The OfS will need to balance the needs of students for accurate and timely information with the interests of a provider that may be seeking to remain in business.

We are seeking views in this consultation about the factors the OfS should consider in deciding whether and when to require a provider to publish its market exit plan, or information about other student protection measures.

Yes, you read that right. To get around the fact that getting an honest assessment of risk that leads to a proper plan is hard to admit in public, OfS will create a new kind of plan that it will probably allow a provider to keep private – robbing applicants of the ability to see if their provider of choice is in trouble.

I have so many questions. If there’s a “Market Exit Plan” does the provider keep its legacy “Student Protection Plan” with a pack of lies at the start about risks? Or does it delete it? Can a student see the plan if the provider collapses? And if it does, is that plan worth the paper it won’t be written on?

Remember when OfS was set up, in that blaze of messaging around “student interest” rather than “provider interest”? Now it’s saying that if a provider is in trouble, it will take various steps to keep that a secret. Charming.

Trust us, we’re the regulator

There is a pattern of behaviour here. The document – like so many other OfS documents – is littered with a sense that OfS knows things the rest of us don’t, and that students just have to trust it. As every month ticks on, the notion that students or the public have the right to know things about risks inside providers gets chipped away at even further.

But there’s a much bigger problem with the proposal that we should think carefully about.

The truth about both the DfE restructuring regime and this secret OfS “market exit” plan proposal is that most providers will do everything they can to avoid both. In a small number of cases that might involve cutting waste, or renegotiating loans, or selling assets. None of it may be required if enough students actually turn up and stay in September.

But for most, surviving without these interventions (with a load of additional Covid costs) will mean cuts. We’re talking 24 hour libraries being quietly converted to 12 hour affairs. We’re talking academics being laid off, with consequent huge reductions to module choice and learning pathways. We’re talking cuts to study support, and welfare services, and careers provision. We’re talking ramping up the cost of coffee, and copying, and rent. We’re talking taking out the postgraduates that teach, killing off the capital projects, and turning on the heating ever later in the winter.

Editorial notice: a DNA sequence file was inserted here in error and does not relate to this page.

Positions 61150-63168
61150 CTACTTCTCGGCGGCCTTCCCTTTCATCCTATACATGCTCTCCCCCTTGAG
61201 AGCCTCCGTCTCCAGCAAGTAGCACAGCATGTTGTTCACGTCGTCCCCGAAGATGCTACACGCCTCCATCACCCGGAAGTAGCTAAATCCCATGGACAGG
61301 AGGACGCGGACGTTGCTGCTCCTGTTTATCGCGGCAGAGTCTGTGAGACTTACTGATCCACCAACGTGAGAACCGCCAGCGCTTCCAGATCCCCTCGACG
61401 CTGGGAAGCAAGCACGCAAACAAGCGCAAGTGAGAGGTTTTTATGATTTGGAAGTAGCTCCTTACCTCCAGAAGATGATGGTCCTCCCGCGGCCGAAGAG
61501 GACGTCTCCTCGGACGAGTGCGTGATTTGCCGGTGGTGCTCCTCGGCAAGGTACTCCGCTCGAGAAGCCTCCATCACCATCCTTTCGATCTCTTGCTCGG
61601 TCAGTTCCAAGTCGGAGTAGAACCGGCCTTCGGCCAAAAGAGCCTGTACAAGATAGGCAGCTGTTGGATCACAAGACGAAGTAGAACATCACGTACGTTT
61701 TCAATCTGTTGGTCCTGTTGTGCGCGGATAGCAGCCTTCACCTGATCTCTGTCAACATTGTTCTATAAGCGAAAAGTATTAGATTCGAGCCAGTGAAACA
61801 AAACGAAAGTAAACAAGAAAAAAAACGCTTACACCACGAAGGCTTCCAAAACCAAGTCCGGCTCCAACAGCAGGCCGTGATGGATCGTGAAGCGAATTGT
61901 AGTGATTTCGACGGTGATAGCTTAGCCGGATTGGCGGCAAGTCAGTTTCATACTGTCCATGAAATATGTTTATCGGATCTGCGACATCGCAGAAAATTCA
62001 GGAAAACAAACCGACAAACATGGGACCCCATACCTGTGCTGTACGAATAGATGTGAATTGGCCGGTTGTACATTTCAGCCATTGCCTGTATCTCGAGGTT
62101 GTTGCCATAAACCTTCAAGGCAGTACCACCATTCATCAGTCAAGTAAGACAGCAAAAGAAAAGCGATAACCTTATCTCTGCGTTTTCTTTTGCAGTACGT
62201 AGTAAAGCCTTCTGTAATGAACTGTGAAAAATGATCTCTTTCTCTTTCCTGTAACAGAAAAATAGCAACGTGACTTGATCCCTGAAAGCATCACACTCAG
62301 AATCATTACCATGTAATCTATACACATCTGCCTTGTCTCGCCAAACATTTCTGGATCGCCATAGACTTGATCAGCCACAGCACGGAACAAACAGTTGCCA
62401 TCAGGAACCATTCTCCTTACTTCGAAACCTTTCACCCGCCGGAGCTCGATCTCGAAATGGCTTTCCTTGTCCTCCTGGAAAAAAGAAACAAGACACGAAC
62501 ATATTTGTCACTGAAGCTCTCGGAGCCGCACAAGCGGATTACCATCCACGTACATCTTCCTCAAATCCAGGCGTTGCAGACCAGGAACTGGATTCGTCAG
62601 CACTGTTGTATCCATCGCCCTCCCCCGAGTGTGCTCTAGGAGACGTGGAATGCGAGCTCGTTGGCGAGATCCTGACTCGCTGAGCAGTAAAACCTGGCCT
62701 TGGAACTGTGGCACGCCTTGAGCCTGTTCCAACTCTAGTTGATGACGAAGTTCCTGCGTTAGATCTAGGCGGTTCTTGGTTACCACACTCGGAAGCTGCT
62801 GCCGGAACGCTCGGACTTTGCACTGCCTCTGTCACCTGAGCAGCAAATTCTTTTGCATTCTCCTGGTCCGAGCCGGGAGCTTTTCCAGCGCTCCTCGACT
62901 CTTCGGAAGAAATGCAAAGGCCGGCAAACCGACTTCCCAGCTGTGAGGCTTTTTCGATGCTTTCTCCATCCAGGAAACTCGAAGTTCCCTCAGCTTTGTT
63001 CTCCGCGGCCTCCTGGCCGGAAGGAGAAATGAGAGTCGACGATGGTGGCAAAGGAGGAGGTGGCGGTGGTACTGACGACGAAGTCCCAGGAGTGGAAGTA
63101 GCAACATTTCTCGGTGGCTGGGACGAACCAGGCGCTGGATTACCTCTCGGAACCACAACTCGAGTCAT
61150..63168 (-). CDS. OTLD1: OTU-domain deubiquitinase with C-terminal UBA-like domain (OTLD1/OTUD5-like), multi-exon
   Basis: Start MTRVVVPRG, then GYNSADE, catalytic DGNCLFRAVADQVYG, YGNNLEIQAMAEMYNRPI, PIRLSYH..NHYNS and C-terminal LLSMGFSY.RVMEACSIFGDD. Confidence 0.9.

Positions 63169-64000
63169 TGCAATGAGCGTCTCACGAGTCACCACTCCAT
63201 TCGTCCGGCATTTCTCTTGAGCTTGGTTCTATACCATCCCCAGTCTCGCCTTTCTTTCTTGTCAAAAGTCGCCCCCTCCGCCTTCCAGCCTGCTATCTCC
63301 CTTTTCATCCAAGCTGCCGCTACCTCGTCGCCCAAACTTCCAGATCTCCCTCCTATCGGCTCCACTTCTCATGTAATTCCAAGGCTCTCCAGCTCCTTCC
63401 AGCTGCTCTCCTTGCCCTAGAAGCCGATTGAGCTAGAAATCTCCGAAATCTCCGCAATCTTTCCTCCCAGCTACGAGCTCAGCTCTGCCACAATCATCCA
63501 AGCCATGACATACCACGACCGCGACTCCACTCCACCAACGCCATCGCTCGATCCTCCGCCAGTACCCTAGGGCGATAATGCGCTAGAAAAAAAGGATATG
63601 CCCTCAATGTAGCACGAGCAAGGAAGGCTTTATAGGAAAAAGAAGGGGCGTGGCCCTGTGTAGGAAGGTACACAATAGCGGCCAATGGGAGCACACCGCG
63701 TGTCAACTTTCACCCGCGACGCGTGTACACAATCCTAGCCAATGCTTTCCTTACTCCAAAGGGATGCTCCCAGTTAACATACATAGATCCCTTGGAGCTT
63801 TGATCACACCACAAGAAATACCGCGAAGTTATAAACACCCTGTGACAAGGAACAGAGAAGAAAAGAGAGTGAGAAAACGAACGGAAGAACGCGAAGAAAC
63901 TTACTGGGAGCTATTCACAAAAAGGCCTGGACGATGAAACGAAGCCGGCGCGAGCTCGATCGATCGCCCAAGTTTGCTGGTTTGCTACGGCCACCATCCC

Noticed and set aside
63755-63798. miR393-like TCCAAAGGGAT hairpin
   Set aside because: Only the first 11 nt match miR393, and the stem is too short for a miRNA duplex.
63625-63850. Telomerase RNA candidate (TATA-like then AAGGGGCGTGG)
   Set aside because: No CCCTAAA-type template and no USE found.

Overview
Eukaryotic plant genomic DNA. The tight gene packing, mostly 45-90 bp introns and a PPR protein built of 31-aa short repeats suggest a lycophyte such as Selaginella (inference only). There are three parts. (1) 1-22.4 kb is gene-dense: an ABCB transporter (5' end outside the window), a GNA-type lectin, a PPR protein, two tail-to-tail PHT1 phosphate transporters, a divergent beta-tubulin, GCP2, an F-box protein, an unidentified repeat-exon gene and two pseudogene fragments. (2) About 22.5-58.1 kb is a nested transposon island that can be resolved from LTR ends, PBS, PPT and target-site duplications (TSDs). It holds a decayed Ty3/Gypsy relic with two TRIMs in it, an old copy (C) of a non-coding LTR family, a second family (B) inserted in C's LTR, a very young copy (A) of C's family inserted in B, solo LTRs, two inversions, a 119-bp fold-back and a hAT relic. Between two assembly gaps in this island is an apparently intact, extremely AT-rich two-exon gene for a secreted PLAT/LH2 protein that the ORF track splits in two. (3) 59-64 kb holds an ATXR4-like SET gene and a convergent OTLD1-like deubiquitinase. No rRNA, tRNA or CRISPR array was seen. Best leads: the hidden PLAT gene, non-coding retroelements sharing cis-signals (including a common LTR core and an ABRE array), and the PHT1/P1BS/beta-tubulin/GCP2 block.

Eventually, the course and the provider are changed so much from what was promised – under the cover of a global pandemic – that they’re not really the course or provider that the student signed up for in the first place. The provision has “ceased”, but Trigger maintains it’s the same broom. Amazingly – this most obvious, glaring, massive set of risks to “continuation of study” being faced by almost every higher education student in the country this September, are not on the radar.

What is the point of the Office for Students again?

6 responses to “Out of money? Out of time? OfS has a (new kind of) plan

  1. Yes, there are all these problems. But we are in unusual times. The risk of a run on the bank is real. It is rational for the students but guarantees the outcome for the institution. The only way forward is that done for actual bank runs: the regulator comes in and runs the bank until some resolution for the customers is completed. As to the diminution of the nature/quality of the actual offering, perhaps your editor should look around at our economy and society, where the quality of every offering has been materially reduced by the coronavirus pandemic. There is nothing unique about the higher education sector. Get real. The OfS should operate like the FCA and the Bank of England, for sure. But students are going to suffer like everyone else in this coronavirus period.

  2. “I have so many questions”.  It’s a pity, then, that you didn’t have time to take up our offer of a background briefing yesterday.  So, to help your readers to a clearer understanding of our proposals, here are some of the things we might have talked about:
    1. The current situation is very challenging for some providers.  But it’s unnecessarily alarmist to suggest that some of them ‘could go under any minute’.  Providers are working hard to take action to mitigate the impact of the pandemic and our proposals would put in place a backstop to make sure students are protected if those efforts don’t come good.